Most utility companies have very good connections to weather specialists to determine when it is safe for their workers to go out, says Sprackett.
“Some of them have their own radar tracking system and they won’t stage their workforce into areas where there is imminent lightning,” he says. “Lightning moves on pretty quickly so it doesn’t delay the response much at all.”
To prevent incidents in or after storms of all kinds, Peterborough Utilities Group emphasizes doing things the same way during storms as they do on a normal day — not changing protections or procedures.
“If we take a shortcut because we are worried about public perception and the pressure of getting the power back on, which is definitely real in their minds, and not follow protections that keep them safe, then that is when things that are unknown can cause electrocution and injuries,” says McCracken.
When there are storms, many workers have to work long hours to get everything back up and running — which means worker fatigue can be an issue.
“It may be a short sprint effort to get the power back on or in the case of a major ice storm, it’s going to be a marathon,” says Sprackett. “When you get a large storm and response is taking weeks, 16 hours a day out in the freezing cold, doing very physical work will wear people down.”
Most utility companies have some policy in place to manage fatigue. For example, many companies permit workers to put in a maximum of 16 hours per day. Others have a sleep-time clause in the employment contracts, says Manes, so if a worker works a certain amount of consecutive hours prior to his next shift, the company requires him to go home for mandatory, paid sleep.
The industry and unions put a lot of focus on recognizing how fatigue may be settling in differently for different workers, says Sprackett.
“And it’s not necessarily a younger worker will be able to take it better than older — it’s an individual thing.”
Workers ‘highly trained’
Utility workers in Canada receive a lot of training on protecting themselves and each other, including in storm situations, says Sprackett.
“They are highly trained to not expose themselves to those hazards. They have work methods that prepare them for a professional approach to those things so their safety is not jeopardized,” he says.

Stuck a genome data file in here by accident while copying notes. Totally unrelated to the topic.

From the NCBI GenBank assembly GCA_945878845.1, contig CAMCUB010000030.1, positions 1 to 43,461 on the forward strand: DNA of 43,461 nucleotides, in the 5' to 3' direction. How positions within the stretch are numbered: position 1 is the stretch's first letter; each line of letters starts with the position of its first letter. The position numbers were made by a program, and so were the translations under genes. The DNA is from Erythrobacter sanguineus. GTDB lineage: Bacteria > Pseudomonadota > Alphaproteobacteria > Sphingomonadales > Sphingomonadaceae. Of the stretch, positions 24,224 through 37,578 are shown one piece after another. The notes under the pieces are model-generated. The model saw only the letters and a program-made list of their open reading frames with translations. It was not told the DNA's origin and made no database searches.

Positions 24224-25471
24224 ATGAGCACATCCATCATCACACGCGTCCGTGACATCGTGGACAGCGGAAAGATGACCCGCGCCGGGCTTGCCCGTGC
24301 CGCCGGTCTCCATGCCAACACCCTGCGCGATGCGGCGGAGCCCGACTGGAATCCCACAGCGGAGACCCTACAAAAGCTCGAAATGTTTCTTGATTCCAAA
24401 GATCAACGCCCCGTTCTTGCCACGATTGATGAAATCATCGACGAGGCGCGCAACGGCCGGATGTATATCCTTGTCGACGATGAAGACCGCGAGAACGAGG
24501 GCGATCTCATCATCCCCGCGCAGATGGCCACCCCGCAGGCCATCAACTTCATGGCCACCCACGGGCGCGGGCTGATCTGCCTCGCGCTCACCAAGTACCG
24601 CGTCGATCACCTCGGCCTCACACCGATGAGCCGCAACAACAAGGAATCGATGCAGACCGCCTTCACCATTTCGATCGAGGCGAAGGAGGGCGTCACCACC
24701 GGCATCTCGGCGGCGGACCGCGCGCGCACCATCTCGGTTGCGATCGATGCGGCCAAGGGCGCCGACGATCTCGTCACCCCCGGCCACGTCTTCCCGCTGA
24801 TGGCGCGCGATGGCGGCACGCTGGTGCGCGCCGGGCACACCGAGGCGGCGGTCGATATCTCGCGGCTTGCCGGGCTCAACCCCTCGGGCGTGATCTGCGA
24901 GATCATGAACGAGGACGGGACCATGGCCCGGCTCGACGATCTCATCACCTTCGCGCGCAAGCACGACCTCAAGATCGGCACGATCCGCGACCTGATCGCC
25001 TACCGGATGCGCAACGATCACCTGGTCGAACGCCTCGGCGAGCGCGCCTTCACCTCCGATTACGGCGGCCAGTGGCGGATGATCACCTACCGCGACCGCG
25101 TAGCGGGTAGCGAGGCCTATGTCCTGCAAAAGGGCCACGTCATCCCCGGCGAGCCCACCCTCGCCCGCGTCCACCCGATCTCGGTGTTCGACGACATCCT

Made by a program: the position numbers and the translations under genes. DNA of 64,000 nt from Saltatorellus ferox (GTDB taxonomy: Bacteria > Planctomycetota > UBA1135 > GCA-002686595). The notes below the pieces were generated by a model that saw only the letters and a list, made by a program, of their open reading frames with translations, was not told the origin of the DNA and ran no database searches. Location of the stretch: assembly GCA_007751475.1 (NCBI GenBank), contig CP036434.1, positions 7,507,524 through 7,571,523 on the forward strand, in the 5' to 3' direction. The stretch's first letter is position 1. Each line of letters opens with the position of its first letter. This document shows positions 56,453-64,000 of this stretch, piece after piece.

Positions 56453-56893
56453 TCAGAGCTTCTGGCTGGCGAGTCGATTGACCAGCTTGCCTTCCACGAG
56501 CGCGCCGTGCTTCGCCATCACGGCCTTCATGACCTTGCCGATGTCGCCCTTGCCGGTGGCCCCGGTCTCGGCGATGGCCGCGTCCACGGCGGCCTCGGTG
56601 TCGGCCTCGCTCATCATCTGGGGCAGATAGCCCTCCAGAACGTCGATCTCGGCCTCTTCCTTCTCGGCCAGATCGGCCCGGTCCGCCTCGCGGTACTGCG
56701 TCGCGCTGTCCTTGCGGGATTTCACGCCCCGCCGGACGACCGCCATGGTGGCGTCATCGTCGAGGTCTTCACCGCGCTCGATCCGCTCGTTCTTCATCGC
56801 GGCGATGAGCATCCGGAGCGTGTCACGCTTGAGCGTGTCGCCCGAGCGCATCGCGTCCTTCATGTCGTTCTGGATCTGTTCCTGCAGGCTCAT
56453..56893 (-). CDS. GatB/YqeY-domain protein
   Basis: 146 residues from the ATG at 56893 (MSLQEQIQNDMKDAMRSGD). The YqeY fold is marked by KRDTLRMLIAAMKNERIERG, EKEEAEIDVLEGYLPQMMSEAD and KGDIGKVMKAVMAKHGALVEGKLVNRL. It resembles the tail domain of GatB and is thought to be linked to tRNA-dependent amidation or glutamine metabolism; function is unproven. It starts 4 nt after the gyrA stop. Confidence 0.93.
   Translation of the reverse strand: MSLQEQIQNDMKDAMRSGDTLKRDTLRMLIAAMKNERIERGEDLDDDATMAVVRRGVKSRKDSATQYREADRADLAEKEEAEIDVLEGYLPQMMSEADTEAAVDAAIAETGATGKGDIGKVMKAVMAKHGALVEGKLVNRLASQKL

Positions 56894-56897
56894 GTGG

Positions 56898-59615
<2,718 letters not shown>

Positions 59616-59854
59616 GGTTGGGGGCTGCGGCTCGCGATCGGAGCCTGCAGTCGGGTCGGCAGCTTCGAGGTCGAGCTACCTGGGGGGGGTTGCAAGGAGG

They first receive training on hazards and risks associated with storm response during their apprenticeship for becoming power line technicians or utility arborists. For example, utility arborists are trained on climbing trees in icy or snowy conditions where they can’t get at the trees with bucket trucks.
Then employers follow up with training sessions for storm response to talk about the different work plans for the different types of storms.
“Every storm has its own characteristics: where to report, who to contact,” says Sprackett. “People work and implement plans based on the training, they don’t ad lib. The hazards are too dangerous and unforgiving to step outside of that regimen.”
Peterborough Utilities Group’s corporate practice on adverse weather conditions must be covered twice per year in department safety meetings. And workers generally respond well to it.
“The more reminders, the better,” says Dale. “Watch out for each other and don’t try to take a risk and injure yourself.”
When a storm causes power loss, utility workers also need to be prepared to deal with potentially angry customers. They are trained to get the most customers and high-priority locations back in service as quickly as possible, and have a process to follow of restoring the main lines first, then secondary and then individual houses — which some people do not like.